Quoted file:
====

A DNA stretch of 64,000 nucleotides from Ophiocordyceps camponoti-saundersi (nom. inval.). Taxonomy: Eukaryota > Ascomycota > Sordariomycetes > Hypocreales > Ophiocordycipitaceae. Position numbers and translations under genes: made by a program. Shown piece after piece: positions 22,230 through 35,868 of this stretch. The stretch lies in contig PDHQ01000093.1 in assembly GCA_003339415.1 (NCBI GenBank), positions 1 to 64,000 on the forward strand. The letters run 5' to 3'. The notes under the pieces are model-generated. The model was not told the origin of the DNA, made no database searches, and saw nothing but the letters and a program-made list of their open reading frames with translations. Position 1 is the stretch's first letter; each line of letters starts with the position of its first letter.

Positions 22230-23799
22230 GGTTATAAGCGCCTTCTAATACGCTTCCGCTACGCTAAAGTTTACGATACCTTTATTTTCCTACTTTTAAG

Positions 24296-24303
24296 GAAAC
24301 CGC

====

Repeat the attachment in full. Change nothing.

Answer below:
A DNA stretch of 64,000 nucleotides from Ophiocordyceps camponoti-saundersi (nom. inval.). Taxonomy: Eukaryota > Ascomycota > Sordariomycetes > Hypocreales > Ophiocordycipitaceae. Position numbers and translations under genes: made by a program. Shown piece after piece: positions 22,230 through 35,868 of this stretch. The stretch lies in contig PDHQ01000093.1 in assembly GCA_003339415.1 (NCBI GenBank), positions 1 to 64,000 on the forward strand. The letters run 5' to 3'. The notes under the pieces are model-generated. The model was not told the origin of the DNA, made no database searches, and saw nothing but the letters and a program-made list of their open reading frames with translations. Position 1 is the stretch's first letter; each line of letters starts with the position of its first letter.

Positions 22230-23799
22230 GGTTATAAGCGCCTTCTAATACGCTTCCGCTACGCTAAAGTTTACGATACCTTTATTTTCCTACTTTTAAG

Positions 24296-24303
24296 GAAAC
24301 CGC